Googling

I've read you shouldn't Google yourself. But it's an odd moment when you wonder if other people are Googling you.

Recently, I've found myself in contact with a few people who, as a novelist, I'd really love to be, you know, talking books.  My books.  Other books.  Books.

That wasn't why we were speaking, however, and it would have been poor form for me to sort of slip in that I had a book out there in the world and, hey, can't we talk about this for a bit?

Yes, I know I should be self-promoting at every turn.  Every turn.  And when that door opens, I leap right the hell through.  Oh yes.  I'll mention The Seven Markets and we'll talk briefly about some aspect of the book or other (I find people in the publishing business are endlessly fascinated by someone like me, out here digging the foundation for my own house on my hands and knees), and it's fine.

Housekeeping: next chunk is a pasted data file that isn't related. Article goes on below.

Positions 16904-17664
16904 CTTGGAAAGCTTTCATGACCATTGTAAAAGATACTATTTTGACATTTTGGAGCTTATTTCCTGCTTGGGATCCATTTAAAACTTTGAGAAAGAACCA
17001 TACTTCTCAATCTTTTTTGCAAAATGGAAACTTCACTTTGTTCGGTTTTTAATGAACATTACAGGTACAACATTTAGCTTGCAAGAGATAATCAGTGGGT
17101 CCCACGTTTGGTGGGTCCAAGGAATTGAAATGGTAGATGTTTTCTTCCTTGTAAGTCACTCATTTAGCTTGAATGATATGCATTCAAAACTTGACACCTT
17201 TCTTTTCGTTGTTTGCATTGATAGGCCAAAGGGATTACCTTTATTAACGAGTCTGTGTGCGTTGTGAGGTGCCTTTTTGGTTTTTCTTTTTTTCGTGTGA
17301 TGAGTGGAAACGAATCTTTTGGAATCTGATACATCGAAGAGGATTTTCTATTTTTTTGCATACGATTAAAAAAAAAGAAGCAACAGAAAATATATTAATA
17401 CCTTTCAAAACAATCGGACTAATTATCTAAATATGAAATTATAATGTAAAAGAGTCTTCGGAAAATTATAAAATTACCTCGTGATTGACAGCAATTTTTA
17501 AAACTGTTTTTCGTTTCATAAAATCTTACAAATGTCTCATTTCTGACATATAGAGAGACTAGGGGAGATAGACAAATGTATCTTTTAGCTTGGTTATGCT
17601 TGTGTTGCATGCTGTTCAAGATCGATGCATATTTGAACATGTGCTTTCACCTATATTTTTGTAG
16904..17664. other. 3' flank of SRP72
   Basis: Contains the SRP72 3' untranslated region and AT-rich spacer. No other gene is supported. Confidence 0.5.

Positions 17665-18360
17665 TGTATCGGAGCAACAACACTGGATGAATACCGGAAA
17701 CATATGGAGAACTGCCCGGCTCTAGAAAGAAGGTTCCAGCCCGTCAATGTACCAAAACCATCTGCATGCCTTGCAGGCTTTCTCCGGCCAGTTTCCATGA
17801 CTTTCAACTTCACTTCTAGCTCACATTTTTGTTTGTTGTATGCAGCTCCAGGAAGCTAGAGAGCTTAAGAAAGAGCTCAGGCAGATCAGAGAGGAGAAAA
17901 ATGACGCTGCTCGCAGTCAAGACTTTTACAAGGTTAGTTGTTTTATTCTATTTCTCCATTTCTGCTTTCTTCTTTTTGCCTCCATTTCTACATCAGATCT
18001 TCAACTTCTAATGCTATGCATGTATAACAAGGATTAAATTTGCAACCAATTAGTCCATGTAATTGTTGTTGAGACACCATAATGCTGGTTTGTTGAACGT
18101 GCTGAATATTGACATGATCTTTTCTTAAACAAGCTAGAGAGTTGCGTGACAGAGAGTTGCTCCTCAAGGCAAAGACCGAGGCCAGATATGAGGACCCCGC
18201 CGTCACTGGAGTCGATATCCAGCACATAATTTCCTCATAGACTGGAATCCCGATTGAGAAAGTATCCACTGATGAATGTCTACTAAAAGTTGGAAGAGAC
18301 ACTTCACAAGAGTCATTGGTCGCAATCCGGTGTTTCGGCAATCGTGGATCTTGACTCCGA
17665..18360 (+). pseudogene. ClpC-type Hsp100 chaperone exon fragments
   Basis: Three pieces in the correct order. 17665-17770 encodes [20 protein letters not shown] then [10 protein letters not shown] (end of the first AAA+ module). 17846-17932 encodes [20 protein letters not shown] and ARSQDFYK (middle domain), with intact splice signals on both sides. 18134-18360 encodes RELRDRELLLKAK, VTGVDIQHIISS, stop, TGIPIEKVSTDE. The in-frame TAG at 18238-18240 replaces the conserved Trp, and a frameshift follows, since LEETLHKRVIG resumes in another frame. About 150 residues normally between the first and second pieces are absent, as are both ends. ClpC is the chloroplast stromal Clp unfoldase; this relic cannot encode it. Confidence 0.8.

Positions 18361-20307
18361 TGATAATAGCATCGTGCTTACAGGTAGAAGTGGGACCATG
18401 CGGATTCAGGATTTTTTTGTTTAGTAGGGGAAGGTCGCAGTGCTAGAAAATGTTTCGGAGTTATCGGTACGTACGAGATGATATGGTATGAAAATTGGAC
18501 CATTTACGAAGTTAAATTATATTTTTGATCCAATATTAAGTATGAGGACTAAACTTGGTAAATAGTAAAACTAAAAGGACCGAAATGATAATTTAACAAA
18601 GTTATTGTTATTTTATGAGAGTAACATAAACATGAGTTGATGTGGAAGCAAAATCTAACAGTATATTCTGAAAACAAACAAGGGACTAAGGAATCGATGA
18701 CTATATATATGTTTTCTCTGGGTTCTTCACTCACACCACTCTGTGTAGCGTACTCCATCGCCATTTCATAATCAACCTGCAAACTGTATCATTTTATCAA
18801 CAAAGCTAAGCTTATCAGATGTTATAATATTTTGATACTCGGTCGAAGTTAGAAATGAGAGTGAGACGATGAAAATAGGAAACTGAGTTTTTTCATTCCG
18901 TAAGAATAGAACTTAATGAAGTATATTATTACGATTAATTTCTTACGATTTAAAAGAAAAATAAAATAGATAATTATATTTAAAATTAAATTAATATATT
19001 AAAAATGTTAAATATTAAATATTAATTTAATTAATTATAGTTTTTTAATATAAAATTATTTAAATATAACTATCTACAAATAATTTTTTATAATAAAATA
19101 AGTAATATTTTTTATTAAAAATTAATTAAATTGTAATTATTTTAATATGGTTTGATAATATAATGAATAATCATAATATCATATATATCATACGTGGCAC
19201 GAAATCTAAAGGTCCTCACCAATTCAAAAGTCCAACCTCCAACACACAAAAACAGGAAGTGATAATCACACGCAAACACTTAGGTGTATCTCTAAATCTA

But what then?  And by "what then?" I mean, "what do they do next?"

Is it all right to assume someone you've spoken to about your book has spent the 0.5 seconds it takes to learn everything there is about everyone in the world?  When I have a business meeting with someone, I Google them.  I look them up on LinkedIn.

That's what you do, right?

You look them up.

Partially to see if you're wasting your time.  Partially out of curiosity.

And partially -- yes -- to see if the person you just met, that author who you could tell just wanted to go on and on and on about their book, but was clearly restraining themselves with every ounce of strength they had, to see if they really did put a book out.

How's it doing?  Any reviews?  Is it possible it's any good?

It's an odd thing, I'll tell you.  Googling yourself is no big deal (there are ten pages of David Hoffmans before my first mention).  It's when other people do it that things get weird.